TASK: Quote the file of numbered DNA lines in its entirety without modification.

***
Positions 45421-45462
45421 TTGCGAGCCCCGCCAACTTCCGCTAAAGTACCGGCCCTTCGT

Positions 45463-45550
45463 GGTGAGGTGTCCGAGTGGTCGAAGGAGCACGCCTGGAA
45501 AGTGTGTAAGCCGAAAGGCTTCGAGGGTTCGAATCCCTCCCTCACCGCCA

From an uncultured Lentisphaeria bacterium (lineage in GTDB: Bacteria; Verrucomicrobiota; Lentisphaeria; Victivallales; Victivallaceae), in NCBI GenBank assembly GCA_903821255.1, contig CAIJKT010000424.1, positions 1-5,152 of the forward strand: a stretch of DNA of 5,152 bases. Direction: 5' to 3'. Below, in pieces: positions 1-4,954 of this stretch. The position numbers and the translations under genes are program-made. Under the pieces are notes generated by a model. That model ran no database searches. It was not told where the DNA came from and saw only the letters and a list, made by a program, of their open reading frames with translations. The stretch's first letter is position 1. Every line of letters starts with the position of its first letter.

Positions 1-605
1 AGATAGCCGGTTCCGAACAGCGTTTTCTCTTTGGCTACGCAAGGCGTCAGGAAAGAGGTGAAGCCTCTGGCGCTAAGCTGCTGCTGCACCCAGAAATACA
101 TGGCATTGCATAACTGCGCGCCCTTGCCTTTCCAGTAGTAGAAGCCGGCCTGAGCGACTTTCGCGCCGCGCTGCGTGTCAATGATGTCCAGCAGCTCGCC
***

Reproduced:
Positions 45421-45462
45421 TTGCGAGCCCCGCCAACTTCCGCTAAAGTACCGGCCCTTCGT

Positions 45463-45550
45463 GGTGAGGTGTCCGAGTGGTCGAAGGAGCACGCCTGGAA
45501 AGTGTGTAAGCCGAAAGGCTTCGAGGGTTCGAATCCCTCCCTCACCGCCA

From an uncultured Lentisphaeria bacterium (lineage in GTDB: Bacteria; Verrucomicrobiota; Lentisphaeria; Victivallales; Victivallaceae), in NCBI GenBank assembly GCA_903821255.1, contig CAIJKT010000424.1, positions 1-5,152 of the forward strand: a stretch of DNA of 5,152 bases. Direction: 5' to 3'. Below, in pieces: positions 1-4,954 of this stretch. The position numbers and the translations under genes are program-made. Under the pieces are notes generated by a model. That model ran no database searches. It was not told where the DNA came from and saw only the letters and a list, made by a program, of their open reading frames with translations. The stretch's first letter is position 1. Every line of letters starts with the position of its first letter.

Positions 1-605
1 AGATAGCCGGTTCCGAACAGCGTTTTCTCTTTGGCTACGCAAGGCGTCAGGAAAGAGGTGAAGCCTCTGGCGCTAAGCTGCTGCTGCACCCAGAAATACA
101 TGGCATTGCATAACTGCGCGCCCTTGCCTTTCCAGTAGTAGAAGCCGGCCTGAGCGACTTTCGCGCCGCGCTGCGTGTCAATGATGTCCAGCAGCTCGCC